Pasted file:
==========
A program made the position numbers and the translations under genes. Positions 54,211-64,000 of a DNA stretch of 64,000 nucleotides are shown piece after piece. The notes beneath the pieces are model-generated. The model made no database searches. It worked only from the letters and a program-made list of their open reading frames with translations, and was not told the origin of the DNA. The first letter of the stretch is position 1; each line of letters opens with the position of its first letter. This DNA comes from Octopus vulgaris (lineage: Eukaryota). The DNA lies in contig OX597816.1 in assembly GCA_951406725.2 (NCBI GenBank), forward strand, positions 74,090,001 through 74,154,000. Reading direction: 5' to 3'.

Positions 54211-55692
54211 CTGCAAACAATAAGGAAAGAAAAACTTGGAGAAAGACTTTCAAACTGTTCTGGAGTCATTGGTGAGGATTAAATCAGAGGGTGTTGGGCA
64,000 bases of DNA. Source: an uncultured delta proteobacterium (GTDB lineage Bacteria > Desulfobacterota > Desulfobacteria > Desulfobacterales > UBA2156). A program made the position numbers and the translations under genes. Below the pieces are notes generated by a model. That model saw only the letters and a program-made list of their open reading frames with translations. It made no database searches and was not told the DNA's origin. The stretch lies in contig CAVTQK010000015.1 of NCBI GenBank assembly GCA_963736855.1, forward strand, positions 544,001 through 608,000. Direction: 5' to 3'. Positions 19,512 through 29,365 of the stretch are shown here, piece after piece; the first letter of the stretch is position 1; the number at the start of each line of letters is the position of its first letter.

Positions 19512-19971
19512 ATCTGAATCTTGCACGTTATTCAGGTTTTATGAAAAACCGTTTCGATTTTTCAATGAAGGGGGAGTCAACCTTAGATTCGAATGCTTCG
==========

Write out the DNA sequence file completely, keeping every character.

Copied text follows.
A program made the position numbers and the translations under genes. Positions 54,211-64,000 of a DNA stretch of 64,000 nucleotides are shown piece after piece. The notes beneath the pieces are model-generated. The model made no database searches. It worked only from the letters and a program-made list of their open reading frames with translations, and was not told the origin of the DNA. The first letter of the stretch is position 1; each line of letters opens with the position of its first letter. This DNA comes from Octopus vulgaris (lineage: Eukaryota). The DNA lies in contig OX597816.1 in assembly GCA_951406725.2 (NCBI GenBank), forward strand, positions 74,090,001 through 74,154,000. Reading direction: 5' to 3'.

Positions 54211-55692
54211 CTGCAAACAATAAGGAAAGAAAAACTTGGAGAAAGACTTTCAAACTGTTCTGGAGTCATTGGTGAGGATTAAATCAGAGGGTGTTGGGCA
64,000 bases of DNA. Source: an uncultured delta proteobacterium (GTDB lineage Bacteria > Desulfobacterota > Desulfobacteria > Desulfobacterales > UBA2156). A program made the position numbers and the translations under genes. Below the pieces are notes generated by a model. That model saw only the letters and a program-made list of their open reading frames with translations. It made no database searches and was not told the DNA's origin. The stretch lies in contig CAVTQK010000015.1 of NCBI GenBank assembly GCA_963736855.1, forward strand, positions 544,001 through 608,000. Direction: 5' to 3'. Positions 19,512 through 29,365 of the stretch are shown here, piece after piece; the first letter of the stretch is position 1; the number at the start of each line of letters is the position of its first letter.

Positions 19512-19971
19512 ATCTGAATCTTGCACGTTATTCAGGTTTTATGAAAAACCGTTTCGATTTTTCAATGAAGGGGGAGTCAACCTTAGATTCGAATGCTTCG